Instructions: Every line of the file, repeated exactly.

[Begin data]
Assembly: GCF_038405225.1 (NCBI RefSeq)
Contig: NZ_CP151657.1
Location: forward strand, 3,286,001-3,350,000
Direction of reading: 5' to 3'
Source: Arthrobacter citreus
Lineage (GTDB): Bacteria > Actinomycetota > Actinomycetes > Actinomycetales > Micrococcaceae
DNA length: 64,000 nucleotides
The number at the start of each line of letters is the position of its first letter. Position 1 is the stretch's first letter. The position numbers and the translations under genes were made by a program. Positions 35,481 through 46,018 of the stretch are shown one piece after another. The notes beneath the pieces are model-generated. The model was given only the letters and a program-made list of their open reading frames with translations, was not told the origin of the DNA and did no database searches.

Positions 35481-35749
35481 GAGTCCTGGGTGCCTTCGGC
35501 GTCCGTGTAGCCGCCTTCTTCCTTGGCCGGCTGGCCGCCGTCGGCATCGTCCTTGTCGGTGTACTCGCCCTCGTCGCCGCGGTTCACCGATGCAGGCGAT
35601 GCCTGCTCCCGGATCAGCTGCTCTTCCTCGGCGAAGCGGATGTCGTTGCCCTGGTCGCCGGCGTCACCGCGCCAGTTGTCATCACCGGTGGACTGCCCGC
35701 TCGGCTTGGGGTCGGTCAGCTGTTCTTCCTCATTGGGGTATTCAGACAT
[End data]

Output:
Assembly: GCF_038405225.1 (NCBI RefSeq)
Contig: NZ_CP151657.1
Location: forward strand, 3,286,001-3,350,000
Direction of reading: 5' to 3'
Source: Arthrobacter citreus
Lineage (GTDB): Bacteria > Actinomycetota > Actinomycetes > Actinomycetales > Micrococcaceae
DNA length: 64,000 nucleotides
The number at the start of each line of letters is the position of its first letter. Position 1 is the stretch's first letter. The position numbers and the translations under genes were made by a program. Positions 35,481 through 46,018 of the stretch are shown one piece after another. The notes beneath the pieces are model-generated. The model was given only the letters and a program-made list of their open reading frames with translations, was not told the origin of the DNA and did no database searches.

Positions 35481-35749
35481 GAGTCCTGGGTGCCTTCGGC
35501 GTCCGTGTAGCCGCCTTCTTCCTTGGCCGGCTGGCCGCCGTCGGCATCGTCCTTGTCGGTGTACTCGCCCTCGTCGCCGCGGTTCACCGATGCAGGCGAT
35601 GCCTGCTCCCGGATCAGCTGCTCTTCCTCGGCGAAGCGGATGTCGTTGCCCTGGTCGCCGGCGTCACCGCGCCAGTTGTCATCACCGGTGGACTGCCCGC
35701 TCGGCTTGGGGTCGGTCAGCTGTTCTTCCTCATTGGGGTATTCAGACAT